Hearing is one of our most important senses because it enables not only communication, but also spatial orientation and the perception of threats. Good hearing and understanding is a key element of quality of life and is often essential in professional and private life.
However, many people with the first signs of hearing loss avoid having their hearing tested by an ear, nose and throat specialist or a hearing care professional. Vanity often plays a role here, as many people see the visible hearing aid as a stigma and sign of weakness and dismiss it right away. Hearing aids have long existed that are barely noticeable from the outside.
What hearing aids do
Hearing aids are designed to compensate for hearing losses and thus facilitate communication in everyday life. To do this, they have to complete four tasks:
- amplify the noise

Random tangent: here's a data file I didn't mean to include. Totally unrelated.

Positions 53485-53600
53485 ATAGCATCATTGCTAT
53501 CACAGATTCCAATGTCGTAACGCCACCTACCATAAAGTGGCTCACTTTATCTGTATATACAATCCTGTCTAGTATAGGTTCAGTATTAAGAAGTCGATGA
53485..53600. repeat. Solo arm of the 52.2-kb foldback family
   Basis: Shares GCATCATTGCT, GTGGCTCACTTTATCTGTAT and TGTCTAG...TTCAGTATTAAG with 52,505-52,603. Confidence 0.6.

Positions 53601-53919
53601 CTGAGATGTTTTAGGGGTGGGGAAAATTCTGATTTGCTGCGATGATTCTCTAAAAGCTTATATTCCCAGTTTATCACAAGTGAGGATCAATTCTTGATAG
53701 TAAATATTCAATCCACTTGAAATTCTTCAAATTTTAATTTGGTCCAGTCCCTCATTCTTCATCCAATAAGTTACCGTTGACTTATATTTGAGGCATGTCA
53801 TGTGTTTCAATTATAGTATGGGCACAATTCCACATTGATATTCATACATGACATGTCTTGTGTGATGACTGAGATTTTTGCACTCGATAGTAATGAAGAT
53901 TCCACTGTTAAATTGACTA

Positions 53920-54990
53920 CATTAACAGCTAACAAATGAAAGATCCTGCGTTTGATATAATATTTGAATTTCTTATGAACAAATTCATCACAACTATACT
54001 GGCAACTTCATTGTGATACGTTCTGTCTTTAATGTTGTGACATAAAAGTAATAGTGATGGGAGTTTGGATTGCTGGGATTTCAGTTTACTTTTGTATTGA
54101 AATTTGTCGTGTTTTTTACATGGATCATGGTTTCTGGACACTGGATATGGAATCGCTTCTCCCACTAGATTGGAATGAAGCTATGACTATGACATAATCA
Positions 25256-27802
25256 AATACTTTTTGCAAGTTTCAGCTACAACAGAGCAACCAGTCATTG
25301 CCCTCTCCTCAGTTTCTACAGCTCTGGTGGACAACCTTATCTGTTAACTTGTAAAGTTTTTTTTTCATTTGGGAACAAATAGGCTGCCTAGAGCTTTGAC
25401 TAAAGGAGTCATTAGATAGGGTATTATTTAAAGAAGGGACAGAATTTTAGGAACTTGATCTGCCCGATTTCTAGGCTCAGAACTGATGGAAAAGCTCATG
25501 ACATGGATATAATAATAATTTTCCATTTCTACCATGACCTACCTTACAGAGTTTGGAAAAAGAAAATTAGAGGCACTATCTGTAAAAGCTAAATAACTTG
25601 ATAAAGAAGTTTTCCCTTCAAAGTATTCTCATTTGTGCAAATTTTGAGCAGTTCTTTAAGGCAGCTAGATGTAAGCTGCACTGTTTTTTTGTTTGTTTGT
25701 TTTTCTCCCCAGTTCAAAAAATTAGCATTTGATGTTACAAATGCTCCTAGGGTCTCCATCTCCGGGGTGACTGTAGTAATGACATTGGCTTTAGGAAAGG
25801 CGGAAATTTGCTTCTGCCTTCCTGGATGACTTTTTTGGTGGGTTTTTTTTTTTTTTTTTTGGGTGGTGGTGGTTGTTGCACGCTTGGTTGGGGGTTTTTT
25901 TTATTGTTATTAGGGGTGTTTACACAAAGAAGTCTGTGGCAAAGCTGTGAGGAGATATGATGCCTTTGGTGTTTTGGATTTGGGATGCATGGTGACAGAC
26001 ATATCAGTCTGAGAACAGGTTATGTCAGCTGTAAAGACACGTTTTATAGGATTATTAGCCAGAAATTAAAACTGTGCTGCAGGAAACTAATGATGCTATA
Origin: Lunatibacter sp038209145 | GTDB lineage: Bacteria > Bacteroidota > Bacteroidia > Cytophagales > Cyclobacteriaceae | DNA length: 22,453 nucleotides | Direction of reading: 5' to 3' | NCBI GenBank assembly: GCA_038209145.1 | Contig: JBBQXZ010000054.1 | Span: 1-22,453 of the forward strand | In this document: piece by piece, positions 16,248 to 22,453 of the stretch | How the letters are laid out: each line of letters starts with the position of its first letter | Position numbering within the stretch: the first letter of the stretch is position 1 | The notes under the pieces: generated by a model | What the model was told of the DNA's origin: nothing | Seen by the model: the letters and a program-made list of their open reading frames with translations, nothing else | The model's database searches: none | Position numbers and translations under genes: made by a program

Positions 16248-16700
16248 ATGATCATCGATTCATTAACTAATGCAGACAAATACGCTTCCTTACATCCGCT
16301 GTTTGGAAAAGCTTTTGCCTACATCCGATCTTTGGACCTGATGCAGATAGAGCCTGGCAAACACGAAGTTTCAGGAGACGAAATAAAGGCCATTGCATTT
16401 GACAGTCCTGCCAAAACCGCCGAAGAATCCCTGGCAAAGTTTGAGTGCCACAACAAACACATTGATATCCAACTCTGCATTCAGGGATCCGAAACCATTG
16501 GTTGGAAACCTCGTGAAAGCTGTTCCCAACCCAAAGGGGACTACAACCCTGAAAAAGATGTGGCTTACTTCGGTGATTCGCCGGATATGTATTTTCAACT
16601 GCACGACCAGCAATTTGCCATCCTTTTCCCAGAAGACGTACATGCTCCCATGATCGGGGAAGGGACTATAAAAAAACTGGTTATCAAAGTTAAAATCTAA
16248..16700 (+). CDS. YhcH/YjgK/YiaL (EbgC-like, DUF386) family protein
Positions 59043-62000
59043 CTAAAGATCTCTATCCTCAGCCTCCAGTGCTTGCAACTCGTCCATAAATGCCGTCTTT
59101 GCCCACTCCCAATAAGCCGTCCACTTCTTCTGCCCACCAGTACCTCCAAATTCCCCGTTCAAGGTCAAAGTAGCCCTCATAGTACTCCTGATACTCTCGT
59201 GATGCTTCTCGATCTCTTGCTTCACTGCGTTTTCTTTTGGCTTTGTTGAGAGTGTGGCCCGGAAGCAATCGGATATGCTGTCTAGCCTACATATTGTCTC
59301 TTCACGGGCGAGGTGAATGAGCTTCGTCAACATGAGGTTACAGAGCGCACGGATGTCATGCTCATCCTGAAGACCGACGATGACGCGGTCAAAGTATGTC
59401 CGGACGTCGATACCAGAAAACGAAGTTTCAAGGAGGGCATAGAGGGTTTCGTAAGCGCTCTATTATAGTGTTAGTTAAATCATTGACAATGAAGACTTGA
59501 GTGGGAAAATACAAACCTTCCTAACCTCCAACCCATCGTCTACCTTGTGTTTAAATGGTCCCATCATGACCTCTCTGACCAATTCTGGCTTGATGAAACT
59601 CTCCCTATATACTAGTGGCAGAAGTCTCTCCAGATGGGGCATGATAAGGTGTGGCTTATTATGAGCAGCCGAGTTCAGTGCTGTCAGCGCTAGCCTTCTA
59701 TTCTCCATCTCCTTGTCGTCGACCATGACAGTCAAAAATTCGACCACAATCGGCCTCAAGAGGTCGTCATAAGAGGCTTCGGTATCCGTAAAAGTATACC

- Improve speech understanding in background noise
- enable spatial hearing
- possibly alleviate the disturbance caused by tinnitus
Diagnosis by hearing tests: free field or sound field audiometry
A number of tests are carried out to determine whether a hearing aid is really useful and necessary.
The most common free field or sound field audiometric tests hearing sounds or speech through loudspeakers. It is used in the diagnosis of hearing problems, but also in fitting hearing aids. Free field audiometry enables the assessment of binaural hearing in a variety of conditions. First, speech recognition is checked in a quiet environment, then with background noise such as sea noise or party noise. In this way, you have to assess speech understanding in a realistic hearing situation. Further measurements are made under the headphones to measure frequencies that are no longer audible.
Initial fitting the hearing aid
On the first prescription, the ENT doctor must determine the cause of the hearing loss, examine the degree of the loss and see if the patient can handle the device. Depending on this, a hearing aid is prescribed. The initial acoustics fit is essential for your satisfaction with your hearing aid. It is based on a doctor’s recommendation and takes into account the individual hearing loss. This tuning usually requires several visits over a period of several weeks. This is followed by a medical examination in the ENT office.